On 1 April 2004, Diango was introduced to the game as a cowboy-like person. Diango claimed to be selling horses. Those horses were actually toy horseys and were toys the player could play with while shouting phrases like: "High-ho, Silver and away!" or "Come on Dobbin, we can win the race!"
On 4 April 2005, another joke was played; this time it involved tricking players into believing that they would get a Dragon Platebody. Diango talked about rare Dragon Plates. Those "plates" ended up being spinning plates you could spin on a stick by clicking the spin option.
On 1 April 2007, a fake Behind-the-scenes update was posted onto the main page. The post claimed the release of Cabbage-based items. The items slated for release was a "Cabbage Rune" for powerful new Magic spells, a strong Cabbage armour set that's weakness was from rabbits, and a tool for the Farming skill that would turn cabbages being grown in a patch red. The following day the post was deleted and replaced by another, this time real Behind-the-scenes update.
On 1 April 2008, the joke played involved getting a Dragon Kite. Some of the first players who talked to Diango about "Dragon Kites" were probably fooled into thinking they would actually be receiving the nonexistent Dragon Kiteshield but instead got a real kite with a picture of a dragon on it that could be held in the weapons slot. Since its release, the dragon kite has become somewhat popular among players.
On 1 April - 2 in 2009, The event involved cabbages becoming alive and wieldable. When players attempted to pick a cabbage, the cabbage would pop up and say a random phrase before hopping around. If a player kicked one of the cabbages from the Draynor cabbage patch all the way to Oo'glog, the player would meet the god of all cabbages, Brassica Prime. Many players thought this to be an unworthy reward of such a hard and time consuming task.
Also, this was added to the patch notes: "Seagulls have now been added to the Hunter skill and can be found along some coastlines. You'll need to wave your butterfly net in a gullible fashion to catch these birds." Many players searched for gulls to catch, only to realise how gullible they had been.
- Main Article: 2010 April Fools
On the 1st of April Jagex released a news post advertising a Theme park 'under construction' in England called Wet 'n' Wildy. A poll was released along with humorous options as to what the players would want to do, and what they would want in it. A hoax visitor's map was also released to show how the theme park would look like. The image link in the blog (http://services.runescape.com/m=devblog/images/aprilfools/wildy_en.jpg) contains the word "aprilfools". There was even a post in the developers' blog, and also a FaceBook group. Jagex has confirmed this was an April Fools joke.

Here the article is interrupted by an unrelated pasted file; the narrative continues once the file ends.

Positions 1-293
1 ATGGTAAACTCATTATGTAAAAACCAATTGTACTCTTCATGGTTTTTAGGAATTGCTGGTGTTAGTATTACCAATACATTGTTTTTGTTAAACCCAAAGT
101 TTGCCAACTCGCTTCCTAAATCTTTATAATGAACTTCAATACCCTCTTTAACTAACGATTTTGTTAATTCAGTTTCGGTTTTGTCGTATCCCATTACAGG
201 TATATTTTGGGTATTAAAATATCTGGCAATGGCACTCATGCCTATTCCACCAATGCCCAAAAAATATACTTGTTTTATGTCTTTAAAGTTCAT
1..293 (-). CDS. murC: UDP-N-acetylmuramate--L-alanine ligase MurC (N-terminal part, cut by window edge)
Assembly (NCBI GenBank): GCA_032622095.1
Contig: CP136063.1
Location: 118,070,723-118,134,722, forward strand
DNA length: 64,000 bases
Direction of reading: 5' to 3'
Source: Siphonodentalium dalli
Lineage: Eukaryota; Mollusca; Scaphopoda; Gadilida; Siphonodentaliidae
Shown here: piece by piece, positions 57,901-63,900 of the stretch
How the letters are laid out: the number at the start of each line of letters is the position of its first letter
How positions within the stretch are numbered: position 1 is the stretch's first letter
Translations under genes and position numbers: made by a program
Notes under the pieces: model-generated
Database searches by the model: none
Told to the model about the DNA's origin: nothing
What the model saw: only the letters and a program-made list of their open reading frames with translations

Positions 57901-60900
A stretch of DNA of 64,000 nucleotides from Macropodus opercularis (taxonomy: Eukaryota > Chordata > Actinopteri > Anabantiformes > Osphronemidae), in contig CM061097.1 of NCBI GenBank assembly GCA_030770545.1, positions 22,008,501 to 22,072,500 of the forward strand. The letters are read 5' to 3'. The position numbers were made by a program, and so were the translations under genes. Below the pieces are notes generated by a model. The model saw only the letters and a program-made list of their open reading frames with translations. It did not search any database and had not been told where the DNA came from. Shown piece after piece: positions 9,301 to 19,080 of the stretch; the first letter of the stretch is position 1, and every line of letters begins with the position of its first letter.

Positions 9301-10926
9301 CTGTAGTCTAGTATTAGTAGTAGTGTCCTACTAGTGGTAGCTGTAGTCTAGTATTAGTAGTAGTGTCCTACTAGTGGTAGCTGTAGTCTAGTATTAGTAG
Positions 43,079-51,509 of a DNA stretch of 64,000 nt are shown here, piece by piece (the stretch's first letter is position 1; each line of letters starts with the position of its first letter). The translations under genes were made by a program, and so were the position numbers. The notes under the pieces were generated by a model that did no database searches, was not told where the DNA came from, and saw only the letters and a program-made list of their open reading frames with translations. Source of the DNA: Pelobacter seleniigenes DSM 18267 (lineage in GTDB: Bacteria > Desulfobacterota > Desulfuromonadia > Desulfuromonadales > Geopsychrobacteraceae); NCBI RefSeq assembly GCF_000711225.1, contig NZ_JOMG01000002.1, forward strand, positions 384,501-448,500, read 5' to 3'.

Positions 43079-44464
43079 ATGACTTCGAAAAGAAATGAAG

The 2011 April fools joke was a fake behind the scenes article. It listed a Distraction and Diversion called "TzHaar Hero", a hunter update for hunting werewolves and vampires, a quest called "Gertrude’s Cataclysm", and the ability to summon unicorns. However, at the end of the article Jagex stated that the Behind the Scenes was in fact an April fools joke, and the real Behind the Scenes would follow later on that day.
- Main Article: 2012 April Fools
In 2012, Jagex dropped green p-hats in the major cities of RuneScape. These were of course not partyhats, but peahats (just a pea on top of your head).They also introduced "JagMotion " a new way to control runescape by moving yourself which is also an April fool's joke.
Jagex stated they would be making a musical act based on the most iconic quest of Runescape, Cook's Assistant. Jagex also spawned easter eggs and party hats on oldschool runescape servers that were unobtainable and would fly around. Telegrabing them resulted in a cabbage or pink robe bottom.
- The custom of playing tricks on friends on 1 April is believed to have originated in France in the middle 1500s. Before that time, one calendar was used throughout Europe. Under this calendar, each new year began on 1 April. On that day, people celebrated by exchanging gifts and visiting each other. Then in 1564, King Charles IX of France adopted a new calendar and decreed that each new year was to begin on 1 January. However, while most people followed their king's decree, there were some who did not like the idea of the change and refused to accept the new New Year's Day. These people soon became the butt of jokes and tricks by their friends and neighbours because they continued to observe 1 April as New Year's Day. These friends and neighbours sent mock gifts, invited these people to fake parties, and played tricks on them because they were "April Fools," people who clung to their April New Year's Day. There are, however, other possible explanations.